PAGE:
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NIH director: 'Reassuring' that the Oxford COVID-19 trials were paused

The trials were halted after one study participant in the U.K. developed a neurological condition.
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Those concerned about the safety of a COVID-19 vaccine should feel reassured that AstraZeneca's phase 3 clinical trials were put on hold this week as investigators look into a potential side effect, Dr. Francis Collins, director of the National Institutes of Health, said Thursday.

"If anybody thinks we're just glossing over these kinds of issues in the big rush to approve a vaccine, this ought to be reassuring," Collins said during a "Doc to Doc" interview with NBC News medical correspondent Dr. John Torres, which was streamed on Facebook.

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Collins said the pause in the trial showed that the researchers are taking safety seriously. It came after a study participant in the U.K. developed a neurological condition, reportedly an inflammation of the spinal cord. Investigators are now working to determine whether the event was caused by the vaccine or just a coincidence.

"You take any group of 30,000 people, and you watch them over the course of two or three months, it's likely somebody is going to have an illness that you didn't expect," Collins said. "And until you're sure that it was not connected to the trial, and you need to put it on clinical hold."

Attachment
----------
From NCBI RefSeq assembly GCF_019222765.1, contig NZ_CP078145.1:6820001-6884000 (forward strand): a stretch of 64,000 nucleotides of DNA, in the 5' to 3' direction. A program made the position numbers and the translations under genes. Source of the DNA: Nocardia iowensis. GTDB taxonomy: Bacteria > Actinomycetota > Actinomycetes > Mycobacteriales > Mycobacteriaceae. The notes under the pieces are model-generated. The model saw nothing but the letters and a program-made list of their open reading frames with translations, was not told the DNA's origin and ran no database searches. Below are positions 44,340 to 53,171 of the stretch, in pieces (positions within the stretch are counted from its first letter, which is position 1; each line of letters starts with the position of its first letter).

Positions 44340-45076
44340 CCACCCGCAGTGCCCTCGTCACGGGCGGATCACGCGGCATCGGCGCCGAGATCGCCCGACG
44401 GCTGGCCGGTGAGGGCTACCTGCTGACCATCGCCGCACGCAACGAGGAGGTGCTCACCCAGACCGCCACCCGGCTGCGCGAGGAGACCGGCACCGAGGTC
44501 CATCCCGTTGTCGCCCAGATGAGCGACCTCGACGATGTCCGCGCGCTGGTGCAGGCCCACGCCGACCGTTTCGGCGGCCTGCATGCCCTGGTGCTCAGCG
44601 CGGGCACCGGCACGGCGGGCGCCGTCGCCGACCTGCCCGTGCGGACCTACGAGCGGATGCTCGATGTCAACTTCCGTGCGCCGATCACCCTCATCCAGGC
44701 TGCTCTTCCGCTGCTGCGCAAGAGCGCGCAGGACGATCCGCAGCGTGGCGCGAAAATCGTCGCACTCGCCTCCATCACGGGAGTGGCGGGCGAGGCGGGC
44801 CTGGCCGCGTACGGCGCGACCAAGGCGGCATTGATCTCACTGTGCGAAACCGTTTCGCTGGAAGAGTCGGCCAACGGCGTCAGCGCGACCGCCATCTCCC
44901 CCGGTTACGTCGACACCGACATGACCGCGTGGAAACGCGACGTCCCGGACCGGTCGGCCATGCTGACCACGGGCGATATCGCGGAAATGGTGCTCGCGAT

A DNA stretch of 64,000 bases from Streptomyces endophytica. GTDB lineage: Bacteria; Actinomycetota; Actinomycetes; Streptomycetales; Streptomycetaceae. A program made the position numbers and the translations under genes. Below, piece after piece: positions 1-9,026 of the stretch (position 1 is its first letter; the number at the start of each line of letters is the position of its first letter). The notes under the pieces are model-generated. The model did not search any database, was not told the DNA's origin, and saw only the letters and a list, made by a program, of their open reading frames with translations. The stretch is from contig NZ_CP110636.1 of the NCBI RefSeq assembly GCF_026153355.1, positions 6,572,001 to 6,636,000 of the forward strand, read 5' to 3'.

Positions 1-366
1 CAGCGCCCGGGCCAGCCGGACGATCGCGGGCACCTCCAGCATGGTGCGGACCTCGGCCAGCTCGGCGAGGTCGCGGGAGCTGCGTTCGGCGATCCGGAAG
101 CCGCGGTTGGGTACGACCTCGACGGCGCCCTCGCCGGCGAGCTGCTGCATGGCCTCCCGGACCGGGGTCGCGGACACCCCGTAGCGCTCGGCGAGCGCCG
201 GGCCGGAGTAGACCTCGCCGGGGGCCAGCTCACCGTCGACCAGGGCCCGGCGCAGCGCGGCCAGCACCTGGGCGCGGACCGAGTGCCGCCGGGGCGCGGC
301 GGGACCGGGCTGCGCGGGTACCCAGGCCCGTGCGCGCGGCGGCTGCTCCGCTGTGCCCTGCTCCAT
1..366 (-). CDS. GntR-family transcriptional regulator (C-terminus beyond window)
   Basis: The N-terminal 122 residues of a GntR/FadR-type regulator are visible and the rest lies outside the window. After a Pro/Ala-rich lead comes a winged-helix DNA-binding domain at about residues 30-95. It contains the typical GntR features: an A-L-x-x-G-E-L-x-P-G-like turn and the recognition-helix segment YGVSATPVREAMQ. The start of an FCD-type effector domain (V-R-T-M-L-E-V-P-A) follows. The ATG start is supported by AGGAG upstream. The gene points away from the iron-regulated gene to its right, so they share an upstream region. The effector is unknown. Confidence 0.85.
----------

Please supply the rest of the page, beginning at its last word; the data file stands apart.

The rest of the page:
Testing sites in the U.S., which aim to enroll 30,000 people, were put on hold, as well as sites in Brazil and Europe.

Collins and other infectious disease experts have said it's not uncommon for clinical trials to pause because of unexpected adverse events.

During an online event Thursday morning, AstraZeneca's chief executive, Pascal Soriot, addressed public scrutiny of the clinical trial process.

"The difference with other vaccines trials is the whole world is not watching them," Soriot said. He added that it's possible the company will have adequate safety and efficacy data on the vaccine by the end of this year, as long as a monitoring committee allows the company to resume the trial.

Collins said that pausing the trial was the "ethical thing to do."

"You don't want to put anybody else at risk until you've sorted out the data."

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